In Depression

Handling Teenage Depression

Handling Teenage Depression

Being a teenager comes with lots of challenges. Maintaining steady grades in school, living up to their parents’ expectations, and living their social life to the fullest are just a few of the demands. At times, the heat becomes too much for the teenagers to handle, especially when they don’t have someone to confide in. When bullying or unnecessary pressure is added to the above bulk, things get worse and results to teenage depression. It is quite unfortunate that the cowardice acts of the bullies manage to make the many innocent youngsters living wrecks.

The subsequent pressure mounted on the teenagers has far reaching effects than anyone can visualize. Usually, when they can no longer put up with the frequent naggings and intimidations, kids normally start keeping to themselves. Their emotional senses and responses become weary, which leaves them spent forces. In most cases, the attention of the parents or guardians is drawn when damage has already been done. The following are just some of the uncountable negative effects that come with bullying and Teenage Depression.

  • Unconscious weight loss
  • Suicidal ideas and actions
  • Massive plummeting of grades within a short time
  • A feeling of helplessness and hopelessness
  • Frequent headaches
  • Unpredictable mood swings
  • Loss of interest in the things that one likes doing
  • Inability to concentrate for a considerable period of time
  • Loss of self esteem and confidence
  • You either sleep more than enough or there seems to be no sleep at all

The above signs and symptoms are clear indicators that things are getting out of hand. It becomes a matter of urgency for something to be done. These are what normally usher in the most dreaded of all: teenage depression. When things get to this extent, it definitely becomes a mental case. When it reaches the level where the kid starts speaking openly about suicide, you have to swing into action swiftly as things might get a bit nasty. In Teenage Depression related suicides, many of them foretell what is going to happen to them. Those around do take the early warnings for jokes only to realize that the deceased really meant what they had said.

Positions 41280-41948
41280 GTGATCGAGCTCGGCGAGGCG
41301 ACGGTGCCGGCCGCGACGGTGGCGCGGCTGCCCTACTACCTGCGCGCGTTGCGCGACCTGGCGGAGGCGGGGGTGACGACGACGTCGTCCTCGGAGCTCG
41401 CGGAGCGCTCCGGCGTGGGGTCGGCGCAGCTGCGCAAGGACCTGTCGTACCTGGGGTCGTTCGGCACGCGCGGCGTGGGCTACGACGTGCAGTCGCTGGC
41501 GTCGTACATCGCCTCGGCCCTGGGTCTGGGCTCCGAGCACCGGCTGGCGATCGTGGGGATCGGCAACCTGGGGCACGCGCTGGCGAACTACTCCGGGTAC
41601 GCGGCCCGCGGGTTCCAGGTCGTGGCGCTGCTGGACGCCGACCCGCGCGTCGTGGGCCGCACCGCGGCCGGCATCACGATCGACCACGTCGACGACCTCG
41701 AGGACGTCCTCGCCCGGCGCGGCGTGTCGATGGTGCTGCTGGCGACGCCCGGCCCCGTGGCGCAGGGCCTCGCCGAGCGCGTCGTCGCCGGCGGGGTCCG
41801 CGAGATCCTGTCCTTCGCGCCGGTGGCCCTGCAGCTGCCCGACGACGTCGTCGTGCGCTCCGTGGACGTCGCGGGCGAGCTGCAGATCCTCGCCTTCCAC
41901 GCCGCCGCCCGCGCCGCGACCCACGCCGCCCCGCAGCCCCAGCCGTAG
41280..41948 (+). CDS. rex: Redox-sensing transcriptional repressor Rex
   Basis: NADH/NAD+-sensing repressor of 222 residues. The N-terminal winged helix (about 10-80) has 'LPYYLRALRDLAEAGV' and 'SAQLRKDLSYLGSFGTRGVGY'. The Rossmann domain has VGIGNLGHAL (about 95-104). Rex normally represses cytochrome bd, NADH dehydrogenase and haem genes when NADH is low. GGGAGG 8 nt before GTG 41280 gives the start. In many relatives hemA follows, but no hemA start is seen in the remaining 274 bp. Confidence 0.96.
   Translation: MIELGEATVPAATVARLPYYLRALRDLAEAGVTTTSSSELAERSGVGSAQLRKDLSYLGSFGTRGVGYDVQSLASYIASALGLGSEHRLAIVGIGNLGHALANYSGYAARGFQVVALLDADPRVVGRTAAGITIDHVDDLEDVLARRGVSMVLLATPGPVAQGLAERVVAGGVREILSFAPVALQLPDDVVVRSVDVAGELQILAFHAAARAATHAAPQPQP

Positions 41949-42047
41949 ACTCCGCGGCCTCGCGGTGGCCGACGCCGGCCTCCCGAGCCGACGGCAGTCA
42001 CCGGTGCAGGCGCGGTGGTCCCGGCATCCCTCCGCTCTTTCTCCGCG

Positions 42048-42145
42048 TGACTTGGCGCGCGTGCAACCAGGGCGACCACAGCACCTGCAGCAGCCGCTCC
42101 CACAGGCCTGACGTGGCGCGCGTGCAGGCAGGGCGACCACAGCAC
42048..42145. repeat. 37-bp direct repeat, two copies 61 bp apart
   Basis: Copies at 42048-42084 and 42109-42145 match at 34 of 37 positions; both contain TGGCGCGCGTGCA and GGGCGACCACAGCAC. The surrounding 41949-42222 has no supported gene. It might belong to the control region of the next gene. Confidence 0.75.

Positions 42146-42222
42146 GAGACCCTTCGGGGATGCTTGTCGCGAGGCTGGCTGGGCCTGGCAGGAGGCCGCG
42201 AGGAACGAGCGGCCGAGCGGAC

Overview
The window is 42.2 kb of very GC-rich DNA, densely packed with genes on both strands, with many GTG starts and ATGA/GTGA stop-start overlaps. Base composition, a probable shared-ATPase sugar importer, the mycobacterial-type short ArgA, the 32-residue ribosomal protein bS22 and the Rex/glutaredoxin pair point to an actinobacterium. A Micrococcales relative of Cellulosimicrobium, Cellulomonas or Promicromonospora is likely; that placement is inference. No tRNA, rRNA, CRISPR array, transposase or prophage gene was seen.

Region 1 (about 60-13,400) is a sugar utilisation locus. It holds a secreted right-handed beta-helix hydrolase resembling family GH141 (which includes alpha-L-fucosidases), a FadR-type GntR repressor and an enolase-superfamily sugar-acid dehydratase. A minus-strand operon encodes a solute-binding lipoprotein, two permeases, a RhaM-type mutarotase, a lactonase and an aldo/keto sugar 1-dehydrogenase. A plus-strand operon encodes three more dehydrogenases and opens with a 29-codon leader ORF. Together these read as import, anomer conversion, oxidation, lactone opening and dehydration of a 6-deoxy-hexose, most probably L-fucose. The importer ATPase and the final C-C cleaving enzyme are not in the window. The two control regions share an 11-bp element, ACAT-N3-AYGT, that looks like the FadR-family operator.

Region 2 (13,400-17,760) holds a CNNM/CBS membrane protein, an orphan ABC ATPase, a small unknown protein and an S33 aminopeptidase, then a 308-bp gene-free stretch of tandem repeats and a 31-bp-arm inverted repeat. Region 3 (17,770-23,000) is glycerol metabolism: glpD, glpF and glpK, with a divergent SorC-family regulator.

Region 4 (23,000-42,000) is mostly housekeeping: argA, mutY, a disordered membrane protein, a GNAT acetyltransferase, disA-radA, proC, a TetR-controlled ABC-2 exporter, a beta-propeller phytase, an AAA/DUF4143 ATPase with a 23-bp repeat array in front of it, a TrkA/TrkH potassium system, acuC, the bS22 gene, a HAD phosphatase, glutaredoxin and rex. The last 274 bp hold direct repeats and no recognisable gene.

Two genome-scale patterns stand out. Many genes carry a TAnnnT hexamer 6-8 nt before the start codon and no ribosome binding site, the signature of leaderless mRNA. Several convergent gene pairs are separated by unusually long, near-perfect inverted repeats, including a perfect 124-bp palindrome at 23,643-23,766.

As a parent or someone concerned with the welfare of the child, you have a tacit responsibility of being close to them. This will help you to spot some of the signs of Teenage Depression at a glance, which leaves you better placed to contain the otherwise tricky situation. Your immediate action plan after you have diagnosed the problem should be to help the affected party cope with the depression. However, be prepared to meet challenges as it isn’t easy. Retaliation is expected and so you should not take it to mean hatred or anything else from the victim. As a matter of fact, the victims no longer understand themselves and their actions. Even if it means babying them around to help them, it is a worthy course that you will be taking.

Teenage Depression: How to Save the Situation

  • Get them to open up. Try hard so that the person can talk to you. As earlier mentioned, this won’t be easy. Be mentally prepared not to give up early. You can use simple lines like, “You aren’t yourself, what’s the matter?” Another one is, “Please trust me, and I am your friend.” This will eventually work as it actually dawns on the victim that there is still someone who values and cares for them.
  • Be ready to listen. There are cases when the kid freely opens up and pours out everything. The greatest way to reward the efforts is to provide a benevolent ear of understanding and support. Strive to earn their trust so that they empty out everything that they feel they want to let go.
  • Be extra keen if the teenager is suicidal. You will have to monitor every move of the person as you never know what is racing through the mind. Do not leave anything to chances. Safely keep away any dangerous items that might propel them to execute a suicide mission. With time, the thoughts of taking one’s life fades away and the person can think more rationally.
  • Encourage the teenager to get involved in something. This could be any physical activity that will take away the mind from the lonely state, therefore facilitating the healing process.
  • Provide a list of possible alternatives to the problem. Most youngsters yield to teenage depression when they can’t see any solution to their prevailing predicaments.
  • Consider checking in with a professional counselor. In some cases, you might not be able to do sufficient damage control on your own. The services of an experienced mind will be very resourceful.

The rampant cases of teenage depression can be controlled if the above tips are keenly applied. Some of these cases get to the extreme because there isn’t anyone to provide instant help. So do not wait for things to deteriorate.

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